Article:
Google unveiled its open-source Accelerated Mobile Pages format in 2016 to improve the mobile web by making pages load faster (and match Facebook‘s own fast Instant Articles format). While Instant Articles has fallen out of use with publishers, AMP has contributed to Google overtaking Facebook as a traffic referral source. But despite AMP becoming a growing share of web traffic, some are calling its benefits into question.
A new study by Chartbeat published today shows that only a third of publishers actually see clear evidence of a traffic increase from AMP. The study looked at 159 publishers that adopted AMP in 2017. Most were U.S. publishers and represented a mix of national, local, news and lifestyle.
If AMP was delivering a lot more traffic, that could make up for the revenue shortfall publishers often complain about. Publishers have long griped that the ad revenue they make on AMP pages has been slow to build because AMP limits the types of ad formats that are supported. In fact, AMP represents just a sliver of the revenue publishers make from their distributed content, according to a report from Digital Content Next. Other complaints have been that AMP limits publishers’ ability to promote other products, use elaborate editorial formats and get data back on reader behavior.
“AMP had a lot of hype and promise,” said Chris Breaux, director of data science at Chartbeat. “It’s really good for users in providing a consistent experience in terms of page-load time. The real question is, do you see more traffic than you would have if you didn’t do the implementation? The answer for two-thirds of publishers is, no.”
Chartbeat did the study in part with The Daily Beast, which wanted to test AMP’s efficacy. Brad Doll, lead data scientist at the Beast, said his pages clearly monetized worse — but a 23 percent increase in traffic would make up for the shortfall in revenue per page on AMP pages versus regular mobile web pages. The traffic story was less clear.
“What we found to our surprise was there was no clear evidence that AMP was boosting traffic,” Doll said. “It was surprising early on. We heard the buzz that was going around that AMP would make your traffic go up. But in retrospect, the buzz is what’s surprising.”
The Beast is evaluating whether to keep supporting AMP, given AMP’s benefits for page speed, Beast chief product officer Lauren Bertolini said.
Other AMP users have been vocal about what they see as its shortcomings. Bustle execs recently tweeted that Bustle disabled AMP on all of its sites, saying the user experience and revenue are better than the AMP equivalent.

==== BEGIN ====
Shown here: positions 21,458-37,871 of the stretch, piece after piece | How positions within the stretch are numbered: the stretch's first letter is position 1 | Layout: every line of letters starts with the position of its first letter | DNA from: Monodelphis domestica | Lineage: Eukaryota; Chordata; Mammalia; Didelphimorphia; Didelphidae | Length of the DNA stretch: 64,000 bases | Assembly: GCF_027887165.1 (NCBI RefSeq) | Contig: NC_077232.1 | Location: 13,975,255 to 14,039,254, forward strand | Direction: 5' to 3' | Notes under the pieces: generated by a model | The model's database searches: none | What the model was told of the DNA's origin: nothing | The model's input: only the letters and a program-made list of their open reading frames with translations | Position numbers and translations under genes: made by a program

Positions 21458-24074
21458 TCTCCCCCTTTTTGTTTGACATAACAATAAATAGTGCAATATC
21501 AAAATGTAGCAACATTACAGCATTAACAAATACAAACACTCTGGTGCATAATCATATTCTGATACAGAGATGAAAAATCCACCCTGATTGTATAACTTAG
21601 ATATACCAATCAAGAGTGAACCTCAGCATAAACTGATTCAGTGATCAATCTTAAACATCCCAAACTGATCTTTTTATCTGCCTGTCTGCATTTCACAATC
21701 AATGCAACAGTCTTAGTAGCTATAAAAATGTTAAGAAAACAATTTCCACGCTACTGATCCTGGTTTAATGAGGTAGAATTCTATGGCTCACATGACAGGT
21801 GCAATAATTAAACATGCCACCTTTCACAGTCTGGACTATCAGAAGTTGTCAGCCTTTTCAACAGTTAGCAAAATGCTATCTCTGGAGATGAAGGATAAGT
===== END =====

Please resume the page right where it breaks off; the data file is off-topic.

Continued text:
Disabled 100% across all of Bustle Digital Groups sites. https://t.co/eYYA7rmbuq
— Tyler Love (@tyleralove) August 10, 2018
Nathan Kontny, CTO of development firm Rockstar Coders, said after he enabled AMP on the company’s site, conversions dropped 70 percent, leading him to disable it. “Conversions are the lifeblood of our business,” he said.
An earlier Chartbeat study this year found that AMP was delivering a traffic and engagement boost. The new study found that there was a 22 percent increase in Google mobile traffic on average across publishers but that individual publisher effects varied widely. One-third saw clear evidence of an incremental traffic increase from AMP. Some individual publishers saw increases ranging from a 151 percent increase to a 58 percent decrease. For the remaining two-thirds of publishers, it was unclear if AMP was driving traffic increases independent of factors like seasonality and changes in the news cycle.
Across the publishers having success with AMP, there was no theme in characteristics like the types of content they publish and how long they’ve implemented AMP, Chartbeat found. Big news publishers had the same results as small lifestyle publishers, even though big publishers are more likely to have lots of resources to implement AMP and news was an early beneficiary of the format.
In the end, the benefit seems to come down to how well the publisher implements AMP, Breaux said.
“The message for publishers is, it takes a fair amount of work to support a new platform,” Breaux said. “There are also challenges on the ad side.”
Rudy Galfi, an AMP project manager at Google, said the project has led to big improvements in page speed but that when it comes to traffic and revenue, there’s a lot of variation by publisher. The Chartbeat study points to the need for publishers to maximize the way they implement AMP to take advantage of all the improvements in monetization that have been added over the past three years. “There’s always new best practices to take account of.”
Most publishers that have adopted AMP still use it. Thirty-one percent of Chartbeat’s clients used AMP at the end of 2017, up from 27 percent at the beginning as 3 percent dropped it but another 7 percent added it. Many feel they have little choice. There’s a widespread belief among publishers that, Google’s assurances notwithstanding, Google gives preference to AMP articles in search results even the publisher can match AMP’s speed on their own. Google has also trained readers to spot the lightning-bolt icon that indicates AMP articles. AMP Stories format, Google’s Snapchat and Instagram knockoff, however, has been slow to take off.
”A lot of publishers are nervous that if they don’t adopt it, either through overt priority or consumer preferences, they’ll be harmed,” said Andrew Montalenti, CTO of Parsely.
The analytics company’s data show that AMP provides an incremental traffic boost to publishers, based on AMP traffic not just from Google search but other Google products. But he also said it’s hard to quantify AMP’s impact because there are so many reasons traffic ebbs and flows. It’s hard to a/b test because most sites go all-in on AMP, and site comparisons are limited because all sites are different. “It’s hard to just directly say it’s better.”
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